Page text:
What’s that Cloud up there?

Mark Gialanella, Community Programs Coordinator

Clouds come in all shapes in sizes. Do you remember looking up into the sky and pretending that you could see all sorts of different shapes in the clouds? There was the cloud that looked like a ship, the one that looked like a dog and the cloud that didn’t look like anything at all. Those clouds have different names and serve a specific purpose. Clouds are formed by a continuous cycle of evaporation and condensation. Tiny drops of water and ice each about .02mm in size join together in this process to form clouds.


Let’s learn about the four main types of clouds – cirrus, cumulus, stratus and nimbus. Cirrus clouds can be found the highest in the atmosphere and are entirely made of frozen water vapor. Cumulus clouds are the fluffy clouds we think of when we picture a cloud. Depending on the season, they can be a sign of good or rainy weather. Stratus clouds are the lowest to the surface of the earth. They are the dark looming clouds you see covering the entire sky before a torrential downpour. Nimbus clouds are the ones that bring our thunderstorms. The nimbus cloud is further classified based on where it is in the atmosphere; nimbostratus clouds are lower in the atmosphere and bring lighter precipitation, while cumulonimbus clouds bring heavy precipitation and thunderstorms. Next time you look up in the air, try to figure out what type of clouds you are seeing and what they are telling you about the weather.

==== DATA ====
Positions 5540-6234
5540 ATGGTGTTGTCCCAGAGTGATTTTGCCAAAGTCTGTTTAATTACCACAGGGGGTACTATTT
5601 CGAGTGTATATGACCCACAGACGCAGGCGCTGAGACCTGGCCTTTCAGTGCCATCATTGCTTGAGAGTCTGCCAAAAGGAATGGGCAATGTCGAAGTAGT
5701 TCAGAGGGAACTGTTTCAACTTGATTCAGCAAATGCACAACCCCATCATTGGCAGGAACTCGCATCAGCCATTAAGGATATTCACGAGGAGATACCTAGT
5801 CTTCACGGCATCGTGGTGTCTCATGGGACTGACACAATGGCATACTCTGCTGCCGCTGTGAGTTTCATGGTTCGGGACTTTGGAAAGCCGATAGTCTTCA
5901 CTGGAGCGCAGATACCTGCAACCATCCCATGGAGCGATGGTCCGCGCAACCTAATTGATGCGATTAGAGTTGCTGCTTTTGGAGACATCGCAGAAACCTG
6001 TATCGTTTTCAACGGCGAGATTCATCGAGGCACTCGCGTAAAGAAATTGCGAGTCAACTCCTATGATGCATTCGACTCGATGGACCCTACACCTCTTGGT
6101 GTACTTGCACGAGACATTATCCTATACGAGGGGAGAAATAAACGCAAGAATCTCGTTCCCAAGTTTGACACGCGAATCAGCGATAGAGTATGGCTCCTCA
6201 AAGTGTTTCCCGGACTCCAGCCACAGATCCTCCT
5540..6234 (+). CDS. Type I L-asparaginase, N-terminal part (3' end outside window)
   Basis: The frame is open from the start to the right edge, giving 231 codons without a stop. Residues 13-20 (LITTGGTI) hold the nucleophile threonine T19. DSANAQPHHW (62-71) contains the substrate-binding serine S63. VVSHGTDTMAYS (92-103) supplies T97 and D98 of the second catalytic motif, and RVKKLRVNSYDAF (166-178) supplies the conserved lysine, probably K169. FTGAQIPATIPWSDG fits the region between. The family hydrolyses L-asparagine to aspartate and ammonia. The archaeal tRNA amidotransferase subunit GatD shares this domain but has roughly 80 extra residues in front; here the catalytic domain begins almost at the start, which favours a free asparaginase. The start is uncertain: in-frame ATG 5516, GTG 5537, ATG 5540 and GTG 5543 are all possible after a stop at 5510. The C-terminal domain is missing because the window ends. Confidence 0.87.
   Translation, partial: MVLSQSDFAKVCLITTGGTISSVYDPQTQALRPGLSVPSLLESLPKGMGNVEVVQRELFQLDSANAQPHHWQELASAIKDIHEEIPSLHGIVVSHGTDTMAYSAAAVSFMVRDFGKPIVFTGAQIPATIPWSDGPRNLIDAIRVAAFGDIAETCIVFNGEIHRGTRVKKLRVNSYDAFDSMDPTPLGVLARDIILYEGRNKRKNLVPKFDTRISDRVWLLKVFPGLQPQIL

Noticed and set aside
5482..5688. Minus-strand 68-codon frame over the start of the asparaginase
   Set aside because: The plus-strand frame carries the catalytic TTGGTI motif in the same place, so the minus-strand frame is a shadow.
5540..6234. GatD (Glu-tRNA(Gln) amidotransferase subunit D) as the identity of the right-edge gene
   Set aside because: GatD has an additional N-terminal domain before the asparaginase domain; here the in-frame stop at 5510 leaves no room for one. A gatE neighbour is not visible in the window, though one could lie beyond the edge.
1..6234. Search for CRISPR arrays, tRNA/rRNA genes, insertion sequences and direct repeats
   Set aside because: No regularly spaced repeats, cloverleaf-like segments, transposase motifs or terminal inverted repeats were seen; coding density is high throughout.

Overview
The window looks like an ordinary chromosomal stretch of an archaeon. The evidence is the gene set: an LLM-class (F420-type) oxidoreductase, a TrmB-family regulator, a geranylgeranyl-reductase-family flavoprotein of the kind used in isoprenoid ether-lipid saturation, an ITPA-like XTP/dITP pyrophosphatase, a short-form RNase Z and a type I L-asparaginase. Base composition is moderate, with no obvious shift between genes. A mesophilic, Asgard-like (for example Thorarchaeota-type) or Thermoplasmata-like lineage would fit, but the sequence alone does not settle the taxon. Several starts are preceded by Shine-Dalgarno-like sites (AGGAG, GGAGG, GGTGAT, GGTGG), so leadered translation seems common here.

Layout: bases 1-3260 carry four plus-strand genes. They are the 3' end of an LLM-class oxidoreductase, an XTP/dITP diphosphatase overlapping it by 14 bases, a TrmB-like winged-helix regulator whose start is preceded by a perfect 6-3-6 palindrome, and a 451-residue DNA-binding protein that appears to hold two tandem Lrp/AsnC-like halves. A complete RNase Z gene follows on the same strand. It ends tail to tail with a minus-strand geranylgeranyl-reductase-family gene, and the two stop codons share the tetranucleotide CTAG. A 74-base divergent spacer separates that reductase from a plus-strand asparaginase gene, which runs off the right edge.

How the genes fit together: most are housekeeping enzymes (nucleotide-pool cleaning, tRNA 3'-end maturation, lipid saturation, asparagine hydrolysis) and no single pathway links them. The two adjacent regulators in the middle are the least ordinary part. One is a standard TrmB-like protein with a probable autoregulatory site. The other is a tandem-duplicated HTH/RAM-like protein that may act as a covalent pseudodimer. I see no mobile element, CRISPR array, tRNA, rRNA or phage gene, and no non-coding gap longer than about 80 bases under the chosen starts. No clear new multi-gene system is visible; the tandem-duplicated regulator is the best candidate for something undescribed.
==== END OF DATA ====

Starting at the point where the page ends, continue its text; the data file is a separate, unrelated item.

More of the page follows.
The Mission of the Chattahoochee Nature Center is to connect people with nature. Learn more at www.chattnaturecenter.org.